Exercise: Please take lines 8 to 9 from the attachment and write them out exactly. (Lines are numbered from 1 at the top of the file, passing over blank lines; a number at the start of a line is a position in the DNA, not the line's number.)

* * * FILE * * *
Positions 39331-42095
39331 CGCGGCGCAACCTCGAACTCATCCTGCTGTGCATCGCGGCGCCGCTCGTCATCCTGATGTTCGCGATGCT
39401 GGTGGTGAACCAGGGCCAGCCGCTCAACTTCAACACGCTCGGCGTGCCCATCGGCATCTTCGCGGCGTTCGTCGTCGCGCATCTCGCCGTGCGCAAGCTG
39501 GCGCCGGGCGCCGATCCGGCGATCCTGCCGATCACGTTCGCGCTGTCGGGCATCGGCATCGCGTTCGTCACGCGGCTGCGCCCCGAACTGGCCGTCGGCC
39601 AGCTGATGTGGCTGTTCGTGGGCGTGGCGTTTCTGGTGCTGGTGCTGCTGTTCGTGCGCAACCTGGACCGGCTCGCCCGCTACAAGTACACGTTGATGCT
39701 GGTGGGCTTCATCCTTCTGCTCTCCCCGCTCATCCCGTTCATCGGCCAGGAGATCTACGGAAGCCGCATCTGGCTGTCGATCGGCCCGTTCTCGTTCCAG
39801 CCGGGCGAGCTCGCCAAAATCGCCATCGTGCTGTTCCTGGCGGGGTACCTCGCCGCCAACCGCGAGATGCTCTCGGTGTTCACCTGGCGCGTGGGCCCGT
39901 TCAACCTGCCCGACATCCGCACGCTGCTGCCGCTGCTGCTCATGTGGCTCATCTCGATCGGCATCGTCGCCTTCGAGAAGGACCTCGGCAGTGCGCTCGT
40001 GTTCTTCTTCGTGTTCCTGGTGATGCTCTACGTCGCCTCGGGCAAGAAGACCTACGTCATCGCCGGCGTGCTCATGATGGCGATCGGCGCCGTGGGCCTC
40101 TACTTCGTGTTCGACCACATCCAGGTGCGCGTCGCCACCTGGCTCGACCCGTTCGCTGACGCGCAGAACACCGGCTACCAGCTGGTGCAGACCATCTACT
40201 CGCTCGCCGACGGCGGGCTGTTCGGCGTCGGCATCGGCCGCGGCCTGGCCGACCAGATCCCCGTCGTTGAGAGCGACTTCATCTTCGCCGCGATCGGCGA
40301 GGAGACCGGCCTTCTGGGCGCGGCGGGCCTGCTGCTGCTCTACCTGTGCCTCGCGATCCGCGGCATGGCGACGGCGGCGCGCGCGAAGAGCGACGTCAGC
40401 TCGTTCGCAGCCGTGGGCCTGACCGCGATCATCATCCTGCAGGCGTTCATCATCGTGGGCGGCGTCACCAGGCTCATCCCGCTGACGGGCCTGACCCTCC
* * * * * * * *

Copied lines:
39901 TCAACCTGCCCGACATCCGCACGCTGCTGCCGCTGCTGCTCATGTGGCTCATCTCGATCGGCATCGTCGCCTTCGAGAAGGACCTCGGCAGTGCGCTCGT
40001 GTTCTTCTTCGTGTTCCTGGTGATGCTCTACGTCGCCTCGGGCAAGAAGACCTACGTCATCGCCGGCGTGCTCATGATGGCGATCGGCGCCGTGGGCCTC